Choose a small aperture number for a small depth of field (a small amount of the picture sharp) 
to focus attention on the subject.
This photo was made using a small aperture number.

Choose where people's eyes will go in the picture by using a small aperture number. 
What is the focus of the image?
Here I chose to focus on the hot sauce bottle and let the boy go out of focus. 

How to choose which aperture to use:


  • What are you trying to convey?
  • Does the background add to the picture or does it detract from the subject?

Assignment:


Find 3 different scenes or subjects. For each one, take a picture at your camera's smallest aperture number, biggest aperture number, and middle aperture number. Study the differences between the pictures in each set.
Not seeing much difference? Set the camera's smallest aperture number and focus on an object very close to your camera lens. Take a picture. Now, set the camera to the highest aperture number. Keep the camera in the same place and keep the focus on the same object. Take a second picture.


"Repeat shooting the same images at different apertures each time you go out. Little by little, you will become comfortable at the different f-stops and be able to recognize and take advantage of opportunities that are better suited to one style or the other.” – Alan L. Detrick



"Offer unto God thanksgiving; and pay thy vows unto the most High: And call upon me in the day of trouble: I will deliver thee, and thou shalt glorify me."
Psalm 50:14-15



Exposure Compensation, Flash Compensation and the Camera Manual - Lesson 3

In the last two lessons and the next four, we are working to construct a solid base of camera knowledge to build on in the lessons following this group of six. Then we can concentrate on maximizing our creativity. As always, we must learn the basics first to have the most fun (and the easiest journey!) later.

Lesson 3

Today we’ll cover 3 things: Exposure Compensation, Flash Exposure Compensation, and the camera manual. If you don’t think these subjects sound fascinating, keep reading anyway. The information in this lesson is another important building block on the road to success!


Exposure Compensation:

I use this setting all the time except in Manual mode. It is one of the most useful settings on my camera. Exposure Compensation is used to make a picture brighter or darker than the camera “thinks” it should be.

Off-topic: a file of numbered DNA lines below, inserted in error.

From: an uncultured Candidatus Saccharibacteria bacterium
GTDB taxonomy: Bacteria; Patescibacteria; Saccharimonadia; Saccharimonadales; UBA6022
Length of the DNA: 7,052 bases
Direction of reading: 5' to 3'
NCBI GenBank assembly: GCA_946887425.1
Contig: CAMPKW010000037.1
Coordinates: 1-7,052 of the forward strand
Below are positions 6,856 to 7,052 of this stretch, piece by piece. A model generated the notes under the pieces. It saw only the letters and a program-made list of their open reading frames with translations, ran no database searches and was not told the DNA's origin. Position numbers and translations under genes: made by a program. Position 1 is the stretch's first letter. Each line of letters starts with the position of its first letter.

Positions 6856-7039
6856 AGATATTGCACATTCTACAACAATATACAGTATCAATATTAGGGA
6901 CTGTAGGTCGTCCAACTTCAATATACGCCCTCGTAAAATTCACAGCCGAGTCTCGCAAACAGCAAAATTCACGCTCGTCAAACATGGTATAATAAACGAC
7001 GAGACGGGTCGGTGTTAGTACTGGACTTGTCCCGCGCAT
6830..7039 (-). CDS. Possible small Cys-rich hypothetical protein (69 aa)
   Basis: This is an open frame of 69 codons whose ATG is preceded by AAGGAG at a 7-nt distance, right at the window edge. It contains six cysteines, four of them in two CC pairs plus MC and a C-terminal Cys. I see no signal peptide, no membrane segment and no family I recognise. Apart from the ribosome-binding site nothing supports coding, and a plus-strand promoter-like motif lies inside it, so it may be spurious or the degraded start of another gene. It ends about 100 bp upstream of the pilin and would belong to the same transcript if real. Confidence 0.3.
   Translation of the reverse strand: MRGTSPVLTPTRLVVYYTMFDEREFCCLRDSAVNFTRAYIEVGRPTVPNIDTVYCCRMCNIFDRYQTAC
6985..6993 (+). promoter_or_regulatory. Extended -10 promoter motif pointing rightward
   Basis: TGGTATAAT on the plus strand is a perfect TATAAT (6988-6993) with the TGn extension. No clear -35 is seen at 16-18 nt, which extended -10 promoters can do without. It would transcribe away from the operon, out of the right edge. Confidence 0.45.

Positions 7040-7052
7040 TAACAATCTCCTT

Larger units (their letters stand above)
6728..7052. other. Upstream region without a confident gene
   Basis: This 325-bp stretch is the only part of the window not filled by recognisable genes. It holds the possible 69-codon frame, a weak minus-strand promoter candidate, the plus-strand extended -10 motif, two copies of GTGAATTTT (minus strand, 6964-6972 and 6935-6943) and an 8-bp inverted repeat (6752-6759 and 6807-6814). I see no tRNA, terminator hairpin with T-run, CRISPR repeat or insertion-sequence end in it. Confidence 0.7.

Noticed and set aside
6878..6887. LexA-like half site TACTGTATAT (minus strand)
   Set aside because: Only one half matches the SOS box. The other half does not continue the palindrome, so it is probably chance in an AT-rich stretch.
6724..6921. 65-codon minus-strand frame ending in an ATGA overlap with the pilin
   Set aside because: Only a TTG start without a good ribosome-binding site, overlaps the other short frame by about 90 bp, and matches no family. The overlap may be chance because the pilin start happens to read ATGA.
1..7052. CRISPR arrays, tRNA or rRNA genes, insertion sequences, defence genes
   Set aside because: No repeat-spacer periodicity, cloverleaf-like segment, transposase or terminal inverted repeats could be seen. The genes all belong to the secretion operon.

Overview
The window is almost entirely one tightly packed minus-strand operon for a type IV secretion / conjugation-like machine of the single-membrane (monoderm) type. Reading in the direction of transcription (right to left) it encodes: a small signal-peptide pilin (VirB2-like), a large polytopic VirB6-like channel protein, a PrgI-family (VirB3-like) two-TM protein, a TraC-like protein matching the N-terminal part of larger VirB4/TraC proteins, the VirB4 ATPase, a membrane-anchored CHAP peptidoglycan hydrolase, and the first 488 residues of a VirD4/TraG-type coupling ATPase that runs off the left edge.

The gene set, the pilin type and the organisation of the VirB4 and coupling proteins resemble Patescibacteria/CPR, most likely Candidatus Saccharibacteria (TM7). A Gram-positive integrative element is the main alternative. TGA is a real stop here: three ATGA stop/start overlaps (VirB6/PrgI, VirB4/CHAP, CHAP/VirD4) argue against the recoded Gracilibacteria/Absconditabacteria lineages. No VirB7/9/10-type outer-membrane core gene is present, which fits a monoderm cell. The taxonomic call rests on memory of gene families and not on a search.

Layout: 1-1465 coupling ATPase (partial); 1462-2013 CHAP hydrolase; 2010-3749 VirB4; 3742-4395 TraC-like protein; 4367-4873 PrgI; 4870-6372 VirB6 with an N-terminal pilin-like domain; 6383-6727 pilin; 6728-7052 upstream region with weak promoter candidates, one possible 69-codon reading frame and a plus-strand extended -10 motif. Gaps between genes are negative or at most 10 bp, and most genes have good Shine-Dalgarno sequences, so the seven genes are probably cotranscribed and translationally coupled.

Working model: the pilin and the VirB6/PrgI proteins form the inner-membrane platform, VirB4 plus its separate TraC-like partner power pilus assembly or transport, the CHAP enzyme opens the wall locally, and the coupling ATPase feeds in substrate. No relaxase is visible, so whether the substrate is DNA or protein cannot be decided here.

Why do we need this setting? After all, the camera is smart, isn’t it? 
Here’s why: 
The camera tries to make everything a medium tone. (It’s called 18% gray, for those who like specifics.J) The camera doesn’t like bright white – it tries to make bright white things (like snow) a dirty gray.  

 The snow looks much better when Exposure Compensation is used!

 The camera doesn't like deep, dark things (like black kittens) either – it tries to make black things too light.

 Here again, using Exposure Compensation for this image saves the day.
Without a brain, the camera doesn’t know that the kitten is black, not gray and that snow, white walls, and white paper are white and not gray. This is why you have to step in and help the camera.

Exposure Compensation is usually designated by a button or a function with a plus and minus (+/-) symbol. Press the button or select the function and you should see something like this:
-2 . . 1 . . 0 . . 1 . . +2
l
Move the little line marker under the diagram to the left to make your picture turn out darker. Move the line over to the right to make your whites whiter. (Check the camera manual if you’re having trouble figuring out how to do this.)


Flash Exposure Compensation:

Flash Exposure Compensation has the same idea behind it as Exposure Compensation with the only difference being that Flash  Exposure Compensation relates to the flash output but Exposure Compensation relates to the exposure, no matter if the flash is used or not. 

By using Flash Exposure Compensation when you use the camera’s flash, you can control how bright the flash is (how much light it puts out). If you move the Flash Compensation mark over to the left to somewhere around -1, the flash photo won’t have the ugly, un-natural flash highlights that plague photographers. 

Each situation is different. Through practice, you will figure out how to set the Flash Compensation to best create the needed fill light in the picture and not end up with glaring or blown-out highlights on the subject and harsh, black shadows in the background as in the picture below.

The secret to beautiful flash photography is to balance the flash with the ambient light in the room.


Flash is very useful outside also! In some of the future lessons, I'll explain how to make many kinds of exciting photos using your camera flash outside and inside.


A review:

  • Flash often looks ugly if it isn't used properly.
  • Use Flash Exposure Compensation so flash doesn't overpower natural light
  • Look for a plus and minus symbol with a lightning strike beside it – this is where to control the flash.
  • Try starting at -1 for the Flash Exposure Compensation, but don’t be afraid to experiment to find the best setting for each circumstance.


The Camera Manual

Guess what! It’s high time you read and understood your camera manual.